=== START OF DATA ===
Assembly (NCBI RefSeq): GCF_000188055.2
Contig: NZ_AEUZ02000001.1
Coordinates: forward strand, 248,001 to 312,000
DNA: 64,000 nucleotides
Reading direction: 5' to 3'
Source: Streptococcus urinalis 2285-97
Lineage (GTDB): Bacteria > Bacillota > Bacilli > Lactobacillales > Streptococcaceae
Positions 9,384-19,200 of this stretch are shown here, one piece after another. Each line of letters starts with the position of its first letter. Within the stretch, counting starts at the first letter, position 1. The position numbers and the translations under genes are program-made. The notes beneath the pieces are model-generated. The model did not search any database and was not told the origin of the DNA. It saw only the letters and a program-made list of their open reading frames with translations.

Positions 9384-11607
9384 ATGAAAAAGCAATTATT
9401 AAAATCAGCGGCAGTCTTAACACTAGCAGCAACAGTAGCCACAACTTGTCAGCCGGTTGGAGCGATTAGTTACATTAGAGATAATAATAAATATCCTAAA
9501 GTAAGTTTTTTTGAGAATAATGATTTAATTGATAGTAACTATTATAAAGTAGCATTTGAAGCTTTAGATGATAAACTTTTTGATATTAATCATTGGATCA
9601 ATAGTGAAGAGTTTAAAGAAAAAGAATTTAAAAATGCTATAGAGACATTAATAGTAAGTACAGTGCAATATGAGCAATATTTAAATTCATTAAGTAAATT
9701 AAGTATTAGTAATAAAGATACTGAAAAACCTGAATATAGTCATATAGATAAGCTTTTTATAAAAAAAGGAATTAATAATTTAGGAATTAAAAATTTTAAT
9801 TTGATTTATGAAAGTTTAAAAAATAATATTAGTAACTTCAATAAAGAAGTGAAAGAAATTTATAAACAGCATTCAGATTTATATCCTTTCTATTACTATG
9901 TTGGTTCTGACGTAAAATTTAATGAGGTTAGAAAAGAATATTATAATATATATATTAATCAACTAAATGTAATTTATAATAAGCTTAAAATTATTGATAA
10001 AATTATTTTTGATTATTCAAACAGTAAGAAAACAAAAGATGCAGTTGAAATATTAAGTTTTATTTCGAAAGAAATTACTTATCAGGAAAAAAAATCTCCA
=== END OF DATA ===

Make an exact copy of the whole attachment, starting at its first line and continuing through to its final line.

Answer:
Assembly (NCBI RefSeq): GCF_000188055.2
Contig: NZ_AEUZ02000001.1
Coordinates: forward strand, 248,001 to 312,000
DNA: 64,000 nucleotides
Reading direction: 5' to 3'
Source: Streptococcus urinalis 2285-97
Lineage (GTDB): Bacteria > Bacillota > Bacilli > Lactobacillales > Streptococcaceae
Positions 9,384-19,200 of this stretch are shown here, one piece after another. Each line of letters starts with the position of its first letter. Within the stretch, counting starts at the first letter, position 1. The position numbers and the translations under genes are program-made. The notes beneath the pieces are model-generated. The model did not search any database and was not told the origin of the DNA. It saw only the letters and a program-made list of their open reading frames with translations.

Positions 9384-11607
9384 ATGAAAAAGCAATTATT
9401 AAAATCAGCGGCAGTCTTAACACTAGCAGCAACAGTAGCCACAACTTGTCAGCCGGTTGGAGCGATTAGTTACATTAGAGATAATAATAAATATCCTAAA
9501 GTAAGTTTTTTTGAGAATAATGATTTAATTGATAGTAACTATTATAAAGTAGCATTTGAAGCTTTAGATGATAAACTTTTTGATATTAATCATTGGATCA
9601 ATAGTGAAGAGTTTAAAGAAAAAGAATTTAAAAATGCTATAGAGACATTAATAGTAAGTACAGTGCAATATGAGCAATATTTAAATTCATTAAGTAAATT
9701 AAGTATTAGTAATAAAGATACTGAAAAACCTGAATATAGTCATATAGATAAGCTTTTTATAAAAAAAGGAATTAATAATTTAGGAATTAAAAATTTTAAT
9801 TTGATTTATGAAAGTTTAAAAAATAATATTAGTAACTTCAATAAAGAAGTGAAAGAAATTTATAAACAGCATTCAGATTTATATCCTTTCTATTACTATG
9901 TTGGTTCTGACGTAAAATTTAATGAGGTTAGAAAAGAATATTATAATATATATATTAATCAACTAAATGTAATTTATAATAAGCTTAAAATTATTGATAA
10001 AATTATTTTTGATTATTCAAACAGTAAGAAAACAAAAGATGCAGTTGAAATATTAAGTTTTATTTCGAAAGAAATTACTTATCAGGAAAAAAAATCTCCA